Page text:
A couple of weeks ago, my friends at JethroData asked me to help them out writing a technical data sheet.
Now, JethroData product is a SQL engine for Hadoop, currently in private beta, that has a very different design and architecture than the rest of the crowd. Specifically, it actually always indexes all the columns of your tables, and also uses HDFS as a shared, remote storage instead of running locally on the data nodes. It has some very good reasons to work this way, but being radically different has made it harder to explain.
So, my task was to write a technical data sheet that would help technical people switch from “this is an insane nonsense” to “that actually makes sense in these cases, but how do you handle this or that…”. In other words, tell a consistent technical story that makes sense and highlights their strengths, encouraging readers to engage further.
I think data sheets in general are a piece of paper you get from a vendor at their booth, and quickly browse through them later while you are stuck at a boring presentation (or is it just me?). So, they have to be interesting and appealing. Also, due to their short format, they should be very focused on the main values and not too high-level or low-level. Quite a challenge!
To overcome the challenge, I first needed deeper knowledge regarding the product. For that, I spent some time with JethroData team, especially with Boaz Raufman, their co-founder and CTO. I have grilled him with questions on architecture and functionality, which led to great discussions. While of course some functionality is still lacking at this early phase, I was impressed to see that the core architecture is designed to handle quite a lot.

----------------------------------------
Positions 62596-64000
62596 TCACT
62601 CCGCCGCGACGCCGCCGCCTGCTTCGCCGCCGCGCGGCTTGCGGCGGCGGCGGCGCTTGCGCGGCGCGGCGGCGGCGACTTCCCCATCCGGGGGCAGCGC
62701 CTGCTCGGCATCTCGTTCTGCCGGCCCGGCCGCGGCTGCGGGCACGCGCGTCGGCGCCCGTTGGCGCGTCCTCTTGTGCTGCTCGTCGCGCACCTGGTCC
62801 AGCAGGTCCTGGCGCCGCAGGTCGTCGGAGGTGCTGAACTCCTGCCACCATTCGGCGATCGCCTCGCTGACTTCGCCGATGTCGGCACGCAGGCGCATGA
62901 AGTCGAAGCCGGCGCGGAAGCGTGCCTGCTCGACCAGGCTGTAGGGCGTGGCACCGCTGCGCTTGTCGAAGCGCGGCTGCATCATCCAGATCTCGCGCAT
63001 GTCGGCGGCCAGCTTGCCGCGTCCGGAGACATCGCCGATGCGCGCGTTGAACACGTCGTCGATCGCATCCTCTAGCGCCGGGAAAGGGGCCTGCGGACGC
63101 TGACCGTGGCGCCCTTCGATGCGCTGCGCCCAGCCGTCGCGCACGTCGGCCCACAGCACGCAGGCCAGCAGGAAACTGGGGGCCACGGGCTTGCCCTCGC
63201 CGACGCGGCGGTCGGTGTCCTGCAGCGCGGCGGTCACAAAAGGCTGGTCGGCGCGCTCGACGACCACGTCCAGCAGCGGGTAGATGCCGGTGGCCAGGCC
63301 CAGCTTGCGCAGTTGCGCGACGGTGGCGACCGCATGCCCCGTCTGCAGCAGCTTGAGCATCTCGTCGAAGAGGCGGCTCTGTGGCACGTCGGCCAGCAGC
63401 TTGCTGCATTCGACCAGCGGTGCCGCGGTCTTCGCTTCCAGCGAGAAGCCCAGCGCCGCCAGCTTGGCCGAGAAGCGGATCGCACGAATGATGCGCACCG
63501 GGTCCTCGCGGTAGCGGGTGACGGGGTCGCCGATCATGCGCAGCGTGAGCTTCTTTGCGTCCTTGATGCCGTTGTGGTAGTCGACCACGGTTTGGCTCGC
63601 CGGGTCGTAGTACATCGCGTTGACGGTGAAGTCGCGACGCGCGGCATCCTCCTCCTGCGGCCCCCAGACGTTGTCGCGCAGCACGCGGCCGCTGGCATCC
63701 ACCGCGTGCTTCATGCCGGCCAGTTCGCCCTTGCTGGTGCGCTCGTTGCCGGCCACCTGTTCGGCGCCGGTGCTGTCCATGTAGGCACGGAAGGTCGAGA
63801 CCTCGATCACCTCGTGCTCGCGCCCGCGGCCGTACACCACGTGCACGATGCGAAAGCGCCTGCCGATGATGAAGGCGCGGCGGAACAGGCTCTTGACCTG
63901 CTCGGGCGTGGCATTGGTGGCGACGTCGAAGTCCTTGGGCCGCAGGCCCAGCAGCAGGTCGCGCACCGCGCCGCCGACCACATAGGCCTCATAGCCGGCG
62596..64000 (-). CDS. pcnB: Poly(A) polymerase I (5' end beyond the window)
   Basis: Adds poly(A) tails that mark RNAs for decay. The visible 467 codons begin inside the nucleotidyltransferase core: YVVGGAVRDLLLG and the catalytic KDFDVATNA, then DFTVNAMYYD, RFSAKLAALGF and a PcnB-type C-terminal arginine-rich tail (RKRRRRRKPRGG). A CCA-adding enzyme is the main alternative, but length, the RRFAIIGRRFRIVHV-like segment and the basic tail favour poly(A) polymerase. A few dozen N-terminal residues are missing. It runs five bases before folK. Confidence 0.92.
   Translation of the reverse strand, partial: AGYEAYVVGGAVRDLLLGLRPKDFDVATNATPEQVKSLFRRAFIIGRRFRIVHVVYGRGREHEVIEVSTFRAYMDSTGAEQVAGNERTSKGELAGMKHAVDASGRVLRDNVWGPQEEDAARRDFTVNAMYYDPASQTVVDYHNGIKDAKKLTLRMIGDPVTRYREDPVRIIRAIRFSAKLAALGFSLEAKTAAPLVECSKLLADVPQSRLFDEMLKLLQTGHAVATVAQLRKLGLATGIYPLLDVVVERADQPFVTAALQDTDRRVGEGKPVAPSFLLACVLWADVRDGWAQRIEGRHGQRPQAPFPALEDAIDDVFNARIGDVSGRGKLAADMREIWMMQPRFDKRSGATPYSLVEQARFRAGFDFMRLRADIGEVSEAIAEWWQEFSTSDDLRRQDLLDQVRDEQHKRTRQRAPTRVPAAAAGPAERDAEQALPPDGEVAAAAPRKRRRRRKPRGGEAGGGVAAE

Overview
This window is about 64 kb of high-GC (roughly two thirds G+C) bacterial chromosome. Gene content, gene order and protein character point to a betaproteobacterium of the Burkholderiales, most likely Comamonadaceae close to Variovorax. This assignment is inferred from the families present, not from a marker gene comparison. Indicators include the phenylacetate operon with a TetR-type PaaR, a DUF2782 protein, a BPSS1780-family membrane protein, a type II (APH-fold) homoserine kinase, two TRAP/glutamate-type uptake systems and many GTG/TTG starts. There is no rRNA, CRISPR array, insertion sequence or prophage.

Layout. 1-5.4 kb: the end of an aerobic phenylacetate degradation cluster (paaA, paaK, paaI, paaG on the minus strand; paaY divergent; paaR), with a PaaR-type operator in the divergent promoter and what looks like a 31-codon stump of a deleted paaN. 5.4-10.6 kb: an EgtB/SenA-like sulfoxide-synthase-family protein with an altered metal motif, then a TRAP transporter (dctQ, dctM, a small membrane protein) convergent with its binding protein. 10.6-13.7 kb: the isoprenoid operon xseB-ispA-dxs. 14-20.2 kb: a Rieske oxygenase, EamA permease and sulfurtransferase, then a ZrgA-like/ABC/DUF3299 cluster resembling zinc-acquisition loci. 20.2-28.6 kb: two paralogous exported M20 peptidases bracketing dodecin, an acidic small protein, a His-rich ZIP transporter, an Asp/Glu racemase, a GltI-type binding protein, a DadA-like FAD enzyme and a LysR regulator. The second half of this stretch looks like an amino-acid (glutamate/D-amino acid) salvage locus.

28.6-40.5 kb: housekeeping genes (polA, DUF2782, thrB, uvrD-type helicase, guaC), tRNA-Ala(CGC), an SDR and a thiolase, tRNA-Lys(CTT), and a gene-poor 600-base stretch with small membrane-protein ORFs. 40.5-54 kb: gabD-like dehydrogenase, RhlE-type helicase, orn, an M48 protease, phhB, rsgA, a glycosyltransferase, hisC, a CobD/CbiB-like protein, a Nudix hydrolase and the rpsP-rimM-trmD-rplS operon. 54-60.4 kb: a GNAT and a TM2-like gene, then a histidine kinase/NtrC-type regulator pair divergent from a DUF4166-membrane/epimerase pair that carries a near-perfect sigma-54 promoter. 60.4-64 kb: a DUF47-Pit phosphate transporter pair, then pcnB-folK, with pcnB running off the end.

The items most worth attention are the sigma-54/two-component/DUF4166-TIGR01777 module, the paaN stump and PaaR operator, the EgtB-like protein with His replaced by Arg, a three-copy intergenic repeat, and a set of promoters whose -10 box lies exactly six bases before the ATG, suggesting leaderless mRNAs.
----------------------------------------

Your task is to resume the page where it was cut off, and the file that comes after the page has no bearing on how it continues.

Then came the harder part – focus. There are many ways to use JethroData, its implementation has various advantages in different scenarios and of course, the implementation has many details, each with some logic behind it. It is impossible to cram it all into a two-page datasheet, even if most of it is very important. So, I had several lively discussions with Eli Singer, JethroData CEO, of everything from positioning to many specific strengths and supporting arguments and their relative importance.
At the end of the day, I think we got something pretty sweet. You can read it on their web site technology page. If you are attending Strata/Hadoop World, JethroData team will be on the Startup Showcase on Monday and in booth #75 Tuesday-Wednesday – bring questions and arguments 🙂